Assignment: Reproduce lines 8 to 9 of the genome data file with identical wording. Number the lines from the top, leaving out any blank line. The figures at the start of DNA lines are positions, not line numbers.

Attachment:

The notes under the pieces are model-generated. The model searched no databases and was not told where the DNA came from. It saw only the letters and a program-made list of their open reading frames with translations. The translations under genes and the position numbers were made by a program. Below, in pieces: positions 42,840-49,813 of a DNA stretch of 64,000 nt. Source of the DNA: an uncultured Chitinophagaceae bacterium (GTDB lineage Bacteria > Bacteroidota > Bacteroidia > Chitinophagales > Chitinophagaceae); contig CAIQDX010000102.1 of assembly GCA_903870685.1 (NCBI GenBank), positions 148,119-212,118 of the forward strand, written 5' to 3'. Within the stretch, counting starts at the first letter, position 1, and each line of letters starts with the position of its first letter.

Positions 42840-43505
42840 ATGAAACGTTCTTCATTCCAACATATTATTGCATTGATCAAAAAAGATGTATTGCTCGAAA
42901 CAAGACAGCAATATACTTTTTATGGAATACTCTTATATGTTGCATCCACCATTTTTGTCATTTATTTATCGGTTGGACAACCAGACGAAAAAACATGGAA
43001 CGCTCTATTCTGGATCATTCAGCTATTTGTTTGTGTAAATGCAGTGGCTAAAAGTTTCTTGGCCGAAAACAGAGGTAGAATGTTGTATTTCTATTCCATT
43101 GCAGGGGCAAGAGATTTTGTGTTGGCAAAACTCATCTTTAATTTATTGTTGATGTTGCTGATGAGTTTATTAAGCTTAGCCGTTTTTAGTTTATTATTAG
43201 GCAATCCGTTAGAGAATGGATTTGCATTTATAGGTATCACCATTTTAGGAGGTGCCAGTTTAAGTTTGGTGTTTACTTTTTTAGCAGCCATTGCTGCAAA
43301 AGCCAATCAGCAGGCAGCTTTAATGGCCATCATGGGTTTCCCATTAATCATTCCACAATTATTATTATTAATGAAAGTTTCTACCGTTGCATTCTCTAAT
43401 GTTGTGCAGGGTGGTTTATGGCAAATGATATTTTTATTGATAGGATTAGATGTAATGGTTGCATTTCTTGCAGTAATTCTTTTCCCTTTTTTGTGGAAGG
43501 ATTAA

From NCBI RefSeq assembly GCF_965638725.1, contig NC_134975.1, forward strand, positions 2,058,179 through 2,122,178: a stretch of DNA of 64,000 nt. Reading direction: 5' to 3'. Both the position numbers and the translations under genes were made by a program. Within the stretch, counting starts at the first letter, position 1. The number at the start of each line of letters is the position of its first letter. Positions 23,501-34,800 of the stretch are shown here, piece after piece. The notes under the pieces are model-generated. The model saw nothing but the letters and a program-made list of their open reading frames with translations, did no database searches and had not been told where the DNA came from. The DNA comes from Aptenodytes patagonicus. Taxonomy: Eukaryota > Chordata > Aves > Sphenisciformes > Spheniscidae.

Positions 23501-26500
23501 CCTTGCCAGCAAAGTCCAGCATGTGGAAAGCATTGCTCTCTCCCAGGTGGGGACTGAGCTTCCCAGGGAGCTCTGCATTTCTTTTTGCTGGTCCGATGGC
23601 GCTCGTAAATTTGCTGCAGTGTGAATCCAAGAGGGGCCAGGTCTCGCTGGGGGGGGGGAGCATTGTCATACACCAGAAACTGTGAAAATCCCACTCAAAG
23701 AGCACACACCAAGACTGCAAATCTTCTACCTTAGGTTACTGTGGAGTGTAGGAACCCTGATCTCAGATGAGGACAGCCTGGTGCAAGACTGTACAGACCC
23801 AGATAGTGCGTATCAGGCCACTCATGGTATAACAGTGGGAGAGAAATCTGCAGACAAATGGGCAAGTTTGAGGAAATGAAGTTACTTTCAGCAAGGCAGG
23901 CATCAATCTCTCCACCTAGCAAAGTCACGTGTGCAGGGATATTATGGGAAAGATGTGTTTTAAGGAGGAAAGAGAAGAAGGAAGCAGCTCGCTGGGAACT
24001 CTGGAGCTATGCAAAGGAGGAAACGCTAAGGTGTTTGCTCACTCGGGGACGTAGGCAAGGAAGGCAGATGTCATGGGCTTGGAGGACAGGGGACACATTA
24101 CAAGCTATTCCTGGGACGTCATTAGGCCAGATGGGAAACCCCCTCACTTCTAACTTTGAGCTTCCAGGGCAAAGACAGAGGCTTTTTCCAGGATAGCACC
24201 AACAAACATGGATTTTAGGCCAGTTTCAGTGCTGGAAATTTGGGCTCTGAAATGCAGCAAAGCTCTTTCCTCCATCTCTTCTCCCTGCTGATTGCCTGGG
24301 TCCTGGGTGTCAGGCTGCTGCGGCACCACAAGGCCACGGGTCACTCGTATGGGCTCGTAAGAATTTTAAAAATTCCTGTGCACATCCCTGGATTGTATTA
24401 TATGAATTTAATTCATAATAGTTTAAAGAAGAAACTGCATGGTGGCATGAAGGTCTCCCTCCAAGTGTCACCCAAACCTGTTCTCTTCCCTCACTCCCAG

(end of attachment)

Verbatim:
43301 AGCCAATCAGCAGGCAGCTTTAATGGCCATCATGGGTTTCCCATTAATCATTCCACAATTATTATTATTAATGAAAGTTTCTACCGTTGCATTCTCTAAT
43401 GTTGTGCAGGGTGGTTTATGGCAAATGATATTTTTATTGATAGGATTAGATGTAATGGTTGCATTTCTTGCAGTAATTCTTTTCCCTTTTTTGTGGAAGG